April 14, 2016
Area(s) of Interest: Payor Issues and Reimbursement Practice Management Primary Care
The Centers for Medicare and Medicaid Services (CMS) this week announced a new payment model aimed at transforming and improving how primary care is delivered and paid for in America. The Comprehensive Primary Care Plus (CPC+) model will be implemented in up to 20 regions and can accommodate up to 5,000 practices, which would encompass more than 20,000 doctors and clinicians and the 25 million people they serve. The initiative is designed to provide doctors the freedom to care for their patients the way they think will deliver the best outcomes and to pay them for achieving results and improving care. It builds on the current Comprehensive Primary Care program.
"Strengthening primary care is critical to an effective health care system," said Dr. Patrick Conway, CMS deputy administrator and chief medical officer. "By supporting primary care doctors and clinicians to spend time with patients, serve patients’ needs outside of the office visit, and better coordinate care with specialists we can continue to build a health care system that results in healthier people and smarter spending of our health care dollars. The Comprehensive Primary Care Plus model represents the future of health care that we’re striving towards."
The program is a five-year program that will begin in January 2017. It may also qualify as an alternative payment model under MACRA beginning in 2019.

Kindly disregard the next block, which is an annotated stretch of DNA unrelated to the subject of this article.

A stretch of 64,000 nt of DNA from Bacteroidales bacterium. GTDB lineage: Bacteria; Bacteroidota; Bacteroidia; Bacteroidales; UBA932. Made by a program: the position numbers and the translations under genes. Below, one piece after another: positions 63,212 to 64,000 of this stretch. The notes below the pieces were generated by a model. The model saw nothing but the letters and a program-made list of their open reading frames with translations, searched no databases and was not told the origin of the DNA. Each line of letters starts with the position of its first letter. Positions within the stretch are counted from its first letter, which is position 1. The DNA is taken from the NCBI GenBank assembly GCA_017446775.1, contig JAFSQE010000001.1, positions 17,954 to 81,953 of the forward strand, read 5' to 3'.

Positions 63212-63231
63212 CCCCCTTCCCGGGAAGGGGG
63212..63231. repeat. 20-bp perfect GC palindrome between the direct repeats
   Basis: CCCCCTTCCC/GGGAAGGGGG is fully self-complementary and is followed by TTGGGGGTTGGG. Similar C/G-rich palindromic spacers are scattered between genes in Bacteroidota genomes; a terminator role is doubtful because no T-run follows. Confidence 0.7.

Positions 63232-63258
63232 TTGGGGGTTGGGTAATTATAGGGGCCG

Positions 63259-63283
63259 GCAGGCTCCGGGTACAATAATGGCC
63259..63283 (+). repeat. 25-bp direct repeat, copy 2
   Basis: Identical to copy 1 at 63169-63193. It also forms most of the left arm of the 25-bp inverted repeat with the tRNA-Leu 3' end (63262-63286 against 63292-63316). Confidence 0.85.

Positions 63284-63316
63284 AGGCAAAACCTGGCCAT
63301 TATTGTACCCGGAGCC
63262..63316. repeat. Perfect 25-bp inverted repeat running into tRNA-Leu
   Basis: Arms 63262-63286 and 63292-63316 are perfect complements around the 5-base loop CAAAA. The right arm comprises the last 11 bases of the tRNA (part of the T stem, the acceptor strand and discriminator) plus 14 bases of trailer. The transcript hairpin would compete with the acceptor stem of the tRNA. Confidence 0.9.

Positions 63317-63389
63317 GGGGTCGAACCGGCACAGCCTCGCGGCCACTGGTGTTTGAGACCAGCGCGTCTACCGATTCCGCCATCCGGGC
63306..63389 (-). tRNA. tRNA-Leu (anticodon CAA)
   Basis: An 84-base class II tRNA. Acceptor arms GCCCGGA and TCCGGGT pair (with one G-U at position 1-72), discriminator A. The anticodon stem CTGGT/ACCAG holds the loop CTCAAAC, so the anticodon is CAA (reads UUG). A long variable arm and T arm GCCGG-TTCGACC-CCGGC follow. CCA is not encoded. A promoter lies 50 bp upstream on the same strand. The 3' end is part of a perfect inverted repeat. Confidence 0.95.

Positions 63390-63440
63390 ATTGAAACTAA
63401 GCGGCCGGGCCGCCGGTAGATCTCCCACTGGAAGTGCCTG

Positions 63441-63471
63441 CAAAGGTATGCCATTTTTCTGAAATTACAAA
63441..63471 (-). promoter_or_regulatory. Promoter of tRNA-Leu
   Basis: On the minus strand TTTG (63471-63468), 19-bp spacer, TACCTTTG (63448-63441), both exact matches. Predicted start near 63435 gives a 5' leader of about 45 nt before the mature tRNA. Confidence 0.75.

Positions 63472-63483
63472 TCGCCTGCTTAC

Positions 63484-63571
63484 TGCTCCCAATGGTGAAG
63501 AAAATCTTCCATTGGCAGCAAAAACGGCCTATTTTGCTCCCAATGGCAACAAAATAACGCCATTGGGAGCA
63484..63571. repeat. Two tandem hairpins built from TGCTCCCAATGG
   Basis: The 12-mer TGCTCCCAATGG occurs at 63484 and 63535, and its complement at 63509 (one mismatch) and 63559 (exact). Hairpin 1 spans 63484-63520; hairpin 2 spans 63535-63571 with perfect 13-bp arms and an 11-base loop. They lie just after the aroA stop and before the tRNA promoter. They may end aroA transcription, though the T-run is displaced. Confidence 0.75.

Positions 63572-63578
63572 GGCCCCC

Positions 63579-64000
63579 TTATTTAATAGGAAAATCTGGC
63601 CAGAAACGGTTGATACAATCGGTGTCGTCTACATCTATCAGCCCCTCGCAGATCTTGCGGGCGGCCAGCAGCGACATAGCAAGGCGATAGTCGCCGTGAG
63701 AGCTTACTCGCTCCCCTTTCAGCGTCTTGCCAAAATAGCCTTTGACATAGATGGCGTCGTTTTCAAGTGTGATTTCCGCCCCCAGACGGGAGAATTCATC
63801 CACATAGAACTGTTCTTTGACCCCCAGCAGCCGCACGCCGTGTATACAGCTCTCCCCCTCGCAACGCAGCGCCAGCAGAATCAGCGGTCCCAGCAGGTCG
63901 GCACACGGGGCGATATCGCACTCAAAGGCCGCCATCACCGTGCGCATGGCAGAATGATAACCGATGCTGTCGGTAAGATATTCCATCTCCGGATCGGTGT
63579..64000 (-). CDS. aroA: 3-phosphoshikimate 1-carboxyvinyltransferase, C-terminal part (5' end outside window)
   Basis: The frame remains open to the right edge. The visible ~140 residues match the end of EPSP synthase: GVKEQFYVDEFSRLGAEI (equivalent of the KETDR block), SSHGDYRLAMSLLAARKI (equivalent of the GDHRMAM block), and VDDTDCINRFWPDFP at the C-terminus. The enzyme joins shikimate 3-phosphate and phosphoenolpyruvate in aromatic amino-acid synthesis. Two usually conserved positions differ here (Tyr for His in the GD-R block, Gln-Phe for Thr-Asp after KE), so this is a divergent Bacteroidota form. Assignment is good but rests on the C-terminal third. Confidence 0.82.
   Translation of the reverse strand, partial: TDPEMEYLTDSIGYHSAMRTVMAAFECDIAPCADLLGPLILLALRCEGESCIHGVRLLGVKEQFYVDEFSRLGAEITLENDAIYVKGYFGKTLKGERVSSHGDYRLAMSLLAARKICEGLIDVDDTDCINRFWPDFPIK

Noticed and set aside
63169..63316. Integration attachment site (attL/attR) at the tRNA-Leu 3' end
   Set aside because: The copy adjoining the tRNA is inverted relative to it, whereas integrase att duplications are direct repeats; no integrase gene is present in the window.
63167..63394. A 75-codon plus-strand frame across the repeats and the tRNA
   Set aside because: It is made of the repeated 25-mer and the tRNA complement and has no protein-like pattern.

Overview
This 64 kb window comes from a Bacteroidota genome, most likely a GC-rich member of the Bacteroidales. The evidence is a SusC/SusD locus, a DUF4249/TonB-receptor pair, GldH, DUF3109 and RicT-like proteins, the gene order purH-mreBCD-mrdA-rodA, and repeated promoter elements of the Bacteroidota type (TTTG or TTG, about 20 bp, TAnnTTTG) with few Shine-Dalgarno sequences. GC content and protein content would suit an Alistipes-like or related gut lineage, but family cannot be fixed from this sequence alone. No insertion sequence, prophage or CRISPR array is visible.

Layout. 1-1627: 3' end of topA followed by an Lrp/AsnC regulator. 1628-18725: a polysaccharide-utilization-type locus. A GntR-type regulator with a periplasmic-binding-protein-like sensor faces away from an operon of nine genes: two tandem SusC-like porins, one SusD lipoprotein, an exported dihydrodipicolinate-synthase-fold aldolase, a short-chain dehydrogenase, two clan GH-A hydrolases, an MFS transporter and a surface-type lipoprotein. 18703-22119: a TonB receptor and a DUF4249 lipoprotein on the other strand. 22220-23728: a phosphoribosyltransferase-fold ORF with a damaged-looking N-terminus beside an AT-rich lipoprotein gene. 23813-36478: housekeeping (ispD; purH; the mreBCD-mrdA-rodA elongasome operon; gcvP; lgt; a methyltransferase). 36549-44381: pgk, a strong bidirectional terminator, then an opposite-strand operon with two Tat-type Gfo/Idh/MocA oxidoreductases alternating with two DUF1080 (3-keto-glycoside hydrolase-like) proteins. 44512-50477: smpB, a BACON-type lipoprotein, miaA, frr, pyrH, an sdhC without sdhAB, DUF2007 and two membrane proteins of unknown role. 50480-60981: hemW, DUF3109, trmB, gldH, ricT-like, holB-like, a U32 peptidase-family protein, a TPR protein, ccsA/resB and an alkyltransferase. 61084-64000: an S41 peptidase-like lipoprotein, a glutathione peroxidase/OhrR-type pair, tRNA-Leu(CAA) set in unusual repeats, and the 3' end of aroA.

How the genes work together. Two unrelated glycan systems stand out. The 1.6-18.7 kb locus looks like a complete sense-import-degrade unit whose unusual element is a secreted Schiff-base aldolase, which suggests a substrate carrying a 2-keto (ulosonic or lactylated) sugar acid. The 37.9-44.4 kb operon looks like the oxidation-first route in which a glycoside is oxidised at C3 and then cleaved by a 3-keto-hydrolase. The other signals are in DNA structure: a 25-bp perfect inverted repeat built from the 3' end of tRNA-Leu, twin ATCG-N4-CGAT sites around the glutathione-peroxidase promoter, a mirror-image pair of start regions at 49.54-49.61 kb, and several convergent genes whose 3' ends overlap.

According to CMS, clinicians will be able to participate in two ways. In Track 1, clinicians will receive a monthly care management fee for specific services. That fee is in addition to the fee-for-service payments under the Medicare Physician Fee Schedule for care.
Track 2, is a hybrid payment design that will allow practices to receive payment for monthly care management and, instead of full Medicare fee-for-service payments for evaluation and management services, they will receive reduced Medicare fee-for-service payments and up-front bundled comprehensive primary-care payments. This plan will allow greater flexibility in how practices deliver care outside of the traditional face-to-face encounter, the agency said.
Physicians in both tracks can receive upfront incentive payments that they might have to repay if they do not perform well on quality and utilization metrics. Payment reductions for poor performers could be as high as 14 percent.
"At first glance, this new payment model initiative includes several advances over the current primary care model, particularly because it emphasizes improvements in care that are achievable by primary care physicians instead of cost reductions that are beyond their control," said Dr. Steven J. Stack, M.D., president of the American Medical Association.
"We look forward to reviewing the proposal in detail and working constructively with CMS to ensure physicians have flexible and workable payment models that support high-quality patient care and put less administrative burden on physician practices to alleviate physician burnout."
CMS is expected to announce the CPC+ regions in July.
For questions about the payment model and solicitation process, please visit the Comprehensive Primary Care Plus web page or email CPCplus@cms.hhs.gov.
CMS is also hosting two webinars about the initiative open to all interested stakeholders. To register, click on the links below.